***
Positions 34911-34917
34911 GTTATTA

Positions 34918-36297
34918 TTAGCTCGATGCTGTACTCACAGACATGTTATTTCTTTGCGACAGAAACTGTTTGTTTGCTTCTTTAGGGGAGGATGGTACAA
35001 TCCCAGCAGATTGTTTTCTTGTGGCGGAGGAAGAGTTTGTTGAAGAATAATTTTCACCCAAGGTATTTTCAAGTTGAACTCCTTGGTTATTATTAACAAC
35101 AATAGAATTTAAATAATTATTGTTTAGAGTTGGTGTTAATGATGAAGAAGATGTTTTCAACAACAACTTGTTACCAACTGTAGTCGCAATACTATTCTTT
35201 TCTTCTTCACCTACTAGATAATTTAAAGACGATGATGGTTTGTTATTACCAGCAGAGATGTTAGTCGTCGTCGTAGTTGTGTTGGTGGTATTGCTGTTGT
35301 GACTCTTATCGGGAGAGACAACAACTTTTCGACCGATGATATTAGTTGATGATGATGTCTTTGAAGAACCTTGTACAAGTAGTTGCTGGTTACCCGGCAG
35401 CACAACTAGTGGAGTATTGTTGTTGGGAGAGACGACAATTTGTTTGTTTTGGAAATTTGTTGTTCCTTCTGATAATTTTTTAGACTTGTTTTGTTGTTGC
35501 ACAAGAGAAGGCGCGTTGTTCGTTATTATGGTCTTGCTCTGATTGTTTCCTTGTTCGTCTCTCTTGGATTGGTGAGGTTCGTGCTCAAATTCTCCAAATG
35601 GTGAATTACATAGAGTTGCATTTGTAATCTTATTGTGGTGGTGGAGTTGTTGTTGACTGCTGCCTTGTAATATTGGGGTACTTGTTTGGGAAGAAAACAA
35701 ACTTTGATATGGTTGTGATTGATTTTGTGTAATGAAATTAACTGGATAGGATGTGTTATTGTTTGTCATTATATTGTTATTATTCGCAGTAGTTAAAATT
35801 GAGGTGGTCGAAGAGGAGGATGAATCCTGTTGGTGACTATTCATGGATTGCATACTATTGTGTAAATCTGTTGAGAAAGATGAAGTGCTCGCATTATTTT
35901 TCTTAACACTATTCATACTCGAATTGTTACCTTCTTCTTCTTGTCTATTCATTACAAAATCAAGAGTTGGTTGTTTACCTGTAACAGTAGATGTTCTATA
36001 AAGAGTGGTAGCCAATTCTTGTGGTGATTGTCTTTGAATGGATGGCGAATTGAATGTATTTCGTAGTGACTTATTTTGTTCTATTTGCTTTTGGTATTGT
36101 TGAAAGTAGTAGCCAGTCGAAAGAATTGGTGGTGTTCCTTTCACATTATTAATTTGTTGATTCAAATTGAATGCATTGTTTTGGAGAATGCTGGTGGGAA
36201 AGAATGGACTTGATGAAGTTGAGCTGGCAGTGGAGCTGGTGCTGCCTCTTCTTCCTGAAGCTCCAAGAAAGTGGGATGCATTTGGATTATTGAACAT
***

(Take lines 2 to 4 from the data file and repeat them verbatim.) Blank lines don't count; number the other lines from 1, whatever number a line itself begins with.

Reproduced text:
34911 GTTATTA

Positions 34918-36297
34918 TTAGCTCGATGCTGTACTCACAGACATGTTATTTCTTTGCGACAGAAACTGTTTGTTTGCTTCTTTAGGGGAGGATGGTACAA